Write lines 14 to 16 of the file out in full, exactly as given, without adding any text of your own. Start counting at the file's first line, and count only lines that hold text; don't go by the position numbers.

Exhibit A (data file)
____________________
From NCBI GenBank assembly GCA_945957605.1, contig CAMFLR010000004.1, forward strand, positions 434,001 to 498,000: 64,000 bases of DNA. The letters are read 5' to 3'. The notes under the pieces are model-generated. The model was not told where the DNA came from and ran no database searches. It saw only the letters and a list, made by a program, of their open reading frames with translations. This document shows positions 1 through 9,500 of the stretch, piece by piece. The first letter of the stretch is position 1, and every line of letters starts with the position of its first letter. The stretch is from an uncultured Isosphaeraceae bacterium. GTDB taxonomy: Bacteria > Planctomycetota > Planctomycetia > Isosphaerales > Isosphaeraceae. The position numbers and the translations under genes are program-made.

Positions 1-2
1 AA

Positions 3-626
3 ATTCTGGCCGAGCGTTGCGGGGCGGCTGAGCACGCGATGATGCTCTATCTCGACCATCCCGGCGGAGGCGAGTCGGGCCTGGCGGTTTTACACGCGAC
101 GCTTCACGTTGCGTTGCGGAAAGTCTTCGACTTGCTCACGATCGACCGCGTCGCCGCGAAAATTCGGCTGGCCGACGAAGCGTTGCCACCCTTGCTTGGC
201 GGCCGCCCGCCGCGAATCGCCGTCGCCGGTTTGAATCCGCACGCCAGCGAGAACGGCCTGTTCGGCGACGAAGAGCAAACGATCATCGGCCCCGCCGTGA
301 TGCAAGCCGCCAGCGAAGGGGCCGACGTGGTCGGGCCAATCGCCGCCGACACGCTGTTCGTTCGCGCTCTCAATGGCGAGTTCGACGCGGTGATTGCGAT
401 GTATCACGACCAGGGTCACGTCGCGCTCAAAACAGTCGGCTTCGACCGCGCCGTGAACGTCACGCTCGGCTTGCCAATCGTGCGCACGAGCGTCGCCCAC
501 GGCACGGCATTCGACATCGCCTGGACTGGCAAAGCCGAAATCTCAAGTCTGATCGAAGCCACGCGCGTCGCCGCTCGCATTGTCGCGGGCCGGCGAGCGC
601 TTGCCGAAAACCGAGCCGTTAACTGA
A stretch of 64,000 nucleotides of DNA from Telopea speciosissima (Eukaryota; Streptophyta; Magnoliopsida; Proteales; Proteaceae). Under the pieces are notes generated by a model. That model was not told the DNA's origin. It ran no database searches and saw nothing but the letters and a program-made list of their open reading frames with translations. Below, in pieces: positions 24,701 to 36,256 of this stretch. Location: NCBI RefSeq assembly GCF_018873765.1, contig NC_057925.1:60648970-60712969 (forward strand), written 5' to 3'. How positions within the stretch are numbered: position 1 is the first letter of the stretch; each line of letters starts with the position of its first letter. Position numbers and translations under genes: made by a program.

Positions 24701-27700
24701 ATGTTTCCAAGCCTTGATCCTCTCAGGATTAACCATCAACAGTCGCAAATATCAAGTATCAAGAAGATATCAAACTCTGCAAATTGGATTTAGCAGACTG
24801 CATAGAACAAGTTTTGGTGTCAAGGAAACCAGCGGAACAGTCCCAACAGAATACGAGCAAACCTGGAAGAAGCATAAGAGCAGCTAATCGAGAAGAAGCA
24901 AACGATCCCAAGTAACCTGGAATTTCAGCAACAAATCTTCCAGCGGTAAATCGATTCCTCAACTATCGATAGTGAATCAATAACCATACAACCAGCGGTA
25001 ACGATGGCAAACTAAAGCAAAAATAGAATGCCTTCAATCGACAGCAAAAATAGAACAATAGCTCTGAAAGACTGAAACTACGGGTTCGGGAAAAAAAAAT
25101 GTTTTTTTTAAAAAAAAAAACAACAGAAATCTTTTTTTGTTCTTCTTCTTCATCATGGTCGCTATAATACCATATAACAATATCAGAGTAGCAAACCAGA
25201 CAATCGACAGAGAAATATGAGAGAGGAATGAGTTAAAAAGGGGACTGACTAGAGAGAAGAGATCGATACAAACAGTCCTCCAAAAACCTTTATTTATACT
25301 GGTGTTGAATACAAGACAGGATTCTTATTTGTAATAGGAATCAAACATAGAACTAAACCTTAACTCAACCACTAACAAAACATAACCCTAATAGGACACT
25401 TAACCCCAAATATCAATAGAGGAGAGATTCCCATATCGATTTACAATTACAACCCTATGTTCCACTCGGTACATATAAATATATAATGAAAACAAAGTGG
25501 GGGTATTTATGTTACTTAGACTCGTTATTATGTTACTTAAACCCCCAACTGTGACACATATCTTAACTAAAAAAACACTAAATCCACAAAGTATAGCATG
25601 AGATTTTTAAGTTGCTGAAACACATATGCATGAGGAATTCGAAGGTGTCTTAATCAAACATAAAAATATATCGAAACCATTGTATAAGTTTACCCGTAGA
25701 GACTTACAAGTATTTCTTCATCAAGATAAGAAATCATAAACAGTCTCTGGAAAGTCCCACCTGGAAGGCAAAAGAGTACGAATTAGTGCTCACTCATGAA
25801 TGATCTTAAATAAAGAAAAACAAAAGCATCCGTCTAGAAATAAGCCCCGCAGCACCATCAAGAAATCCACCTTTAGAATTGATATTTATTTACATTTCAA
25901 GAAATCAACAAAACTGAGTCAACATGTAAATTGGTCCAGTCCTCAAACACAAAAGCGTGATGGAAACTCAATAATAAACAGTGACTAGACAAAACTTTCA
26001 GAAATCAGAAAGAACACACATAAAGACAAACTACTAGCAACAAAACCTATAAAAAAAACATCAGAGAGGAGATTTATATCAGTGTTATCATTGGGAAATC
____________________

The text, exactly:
24701 ATGTTTCCAAGCCTTGATCCTCTCAGGATTAACCATCAACAGTCGCAAATATCAAGTATCAAGAAGATATCAAACTCTGCAAATTGGATTTAGCAGACTG
24801 CATAGAACAAGTTTTGGTGTCAAGGAAACCAGCGGAACAGTCCCAACAGAATACGAGCAAACCTGGAAGAAGCATAAGAGCAGCTAATCGAGAAGAAGCA
24901 AACGATCCCAAGTAACCTGGAATTTCAGCAACAAATCTTCCAGCGGTAAATCGATTCCTCAACTATCGATAGTGAATCAATAACCATACAACCAGCGGTA